Pirelli HangarBicocca is a non-profit foundation, established in 2004, which has converted a former industrial plant in Milan into an institution for producing and promoting contemporary art. This dynamic center for experimentation and discovery covers 15,000 square meters, making it one of the largest contiguous exhibition spaces in Europe. It presents major solo shows every year by Italian and international artists, with each project conceived to work in close relation to the architecture of the complex, and explored in depth through a calendar of parallel events. Admission to the space and the shows is completely free of charge, and facilitators are on hand to help the public connect with the art. Since 2013, Vicente Todolí has been the foundation’s Artistic Director.
The complex, which once housed a locomotive factory, includes an area for public services and educational activities, and three exhibition spaces whose original twentieth-century architectural features have been left clearly visible: Shed, Navate, and Cubo. As well as its exhibitions program and cultural events, Pirelli HangarBicocca also permanently houses one of Anselm Kiefer’s most important site-specific works, The Seven Heavenly Palaces 2004-2015, commissioned for the opening of Pirelli HangarBicocca.
The history of Pirelli HangarBicocca is closely linked to that of Breda, a company incorporated in 1886 by Ingegner Ernesto Breda, who moved it to the Bicocca district from 1903. Pirelli, Falck and Marelli followed suit with their own companies, thus turning the area into one of the most important industrial centres in Italy. In the new 200,000m² factory, Breda mainly manufactured railway carriages, electric and steam locomotives, boilers, farm machinery and equipment and, during the First World War, aeroplanes, projectiles and other products for the war effort.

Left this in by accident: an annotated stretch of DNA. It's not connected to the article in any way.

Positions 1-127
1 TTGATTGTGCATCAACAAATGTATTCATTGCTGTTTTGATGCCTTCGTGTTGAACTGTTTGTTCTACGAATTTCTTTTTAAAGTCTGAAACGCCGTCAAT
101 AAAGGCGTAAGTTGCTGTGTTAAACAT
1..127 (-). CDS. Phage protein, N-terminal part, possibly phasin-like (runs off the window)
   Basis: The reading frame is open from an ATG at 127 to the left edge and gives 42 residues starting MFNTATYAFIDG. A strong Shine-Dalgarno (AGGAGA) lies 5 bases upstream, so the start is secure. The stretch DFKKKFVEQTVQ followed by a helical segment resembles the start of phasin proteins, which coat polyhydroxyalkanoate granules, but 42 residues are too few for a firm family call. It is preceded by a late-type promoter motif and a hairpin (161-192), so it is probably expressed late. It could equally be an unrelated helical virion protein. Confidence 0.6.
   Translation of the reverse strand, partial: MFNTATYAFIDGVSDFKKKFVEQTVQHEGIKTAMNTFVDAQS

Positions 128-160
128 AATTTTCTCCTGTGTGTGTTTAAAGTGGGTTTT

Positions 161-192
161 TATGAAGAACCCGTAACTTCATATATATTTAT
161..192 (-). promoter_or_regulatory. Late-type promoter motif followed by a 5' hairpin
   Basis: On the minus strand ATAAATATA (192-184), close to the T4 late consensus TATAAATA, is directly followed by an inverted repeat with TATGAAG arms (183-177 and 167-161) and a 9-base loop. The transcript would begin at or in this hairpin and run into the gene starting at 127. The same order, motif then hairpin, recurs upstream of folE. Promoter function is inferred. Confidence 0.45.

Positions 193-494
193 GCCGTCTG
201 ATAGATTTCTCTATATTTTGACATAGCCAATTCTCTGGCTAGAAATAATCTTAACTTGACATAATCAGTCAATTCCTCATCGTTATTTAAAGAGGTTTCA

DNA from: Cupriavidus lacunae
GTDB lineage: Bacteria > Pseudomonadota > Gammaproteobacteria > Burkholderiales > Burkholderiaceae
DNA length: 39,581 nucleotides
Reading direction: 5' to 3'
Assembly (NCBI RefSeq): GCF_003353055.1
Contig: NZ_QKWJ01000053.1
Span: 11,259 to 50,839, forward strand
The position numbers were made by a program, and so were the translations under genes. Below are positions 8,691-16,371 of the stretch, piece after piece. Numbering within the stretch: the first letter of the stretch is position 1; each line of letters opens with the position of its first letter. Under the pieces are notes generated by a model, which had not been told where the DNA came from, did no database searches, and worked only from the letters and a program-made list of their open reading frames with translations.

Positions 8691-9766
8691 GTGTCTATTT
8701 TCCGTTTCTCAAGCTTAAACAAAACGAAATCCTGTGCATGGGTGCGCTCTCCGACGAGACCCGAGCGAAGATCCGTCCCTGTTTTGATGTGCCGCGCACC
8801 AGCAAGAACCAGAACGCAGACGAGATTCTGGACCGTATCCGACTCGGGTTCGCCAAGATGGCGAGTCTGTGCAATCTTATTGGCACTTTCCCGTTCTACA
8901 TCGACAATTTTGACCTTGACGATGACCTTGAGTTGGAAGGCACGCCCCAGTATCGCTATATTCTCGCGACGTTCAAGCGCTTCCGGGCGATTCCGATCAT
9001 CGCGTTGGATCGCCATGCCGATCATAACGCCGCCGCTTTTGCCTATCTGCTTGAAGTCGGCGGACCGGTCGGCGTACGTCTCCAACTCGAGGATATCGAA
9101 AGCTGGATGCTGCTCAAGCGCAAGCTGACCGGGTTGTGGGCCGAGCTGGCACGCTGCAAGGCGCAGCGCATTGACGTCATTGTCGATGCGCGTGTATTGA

One of these factory buildings was Pirelli HangarBicocca, which at the time was divided into blocks of different types, origin and size. The “Shed“, for example, a typical low bare-brick factory building with double-pitched roof and large skylights, is already quite recognisable in photos dating from the first half of the 1920s. It was here that components for locomotives and farm machinery were manufactured. In 1955 Breda Elettromeccanica e Locomotive enlarged its premises with the addition of a cubic barrel-vaulted building which is now the Cubo exhibition space of Pirelli HangarBicocca.
The huge building that joins the Shed and the Cubo, which is today called “Le Navate”, was constructed between 1963 and 1965 for the transformers department. It was here that high-powered machines were assembled and tested. The building, which has retained its original dimensions – 9500 m² with a height of about 30 metres – consists of a “nave” and two aisles. Since 2004, one of these has been home to The Seven Heavenly Palaces by the German artist Anselm Kiefer. Storage facilities and sheds were demolished in about 2000 to create the garden where Fausto Melotti’s La Sequenza has been since 2010. In the early 1980s, Breda was taken over by the Ansaldo Group and, almost at the same time, the historic industrial areas gradually began to be decommissioned. The Bicocca district then underwent an almost total urban redevelopment. The Bicocca Project, which was launched in 1986, led to the creation of university buildings, administration centres and private housing around the Teatro degli Arcimboldi, as well as to the redevelopment of the old Pirelli factory buildings. After a decade of neglect, Pirelli HangarBicocca (formerly known as Ansaldo 17) was purchased by Prelios, the former Pirelli RE, which in 2004 decided to turn it into an exhibition space for contemporary art.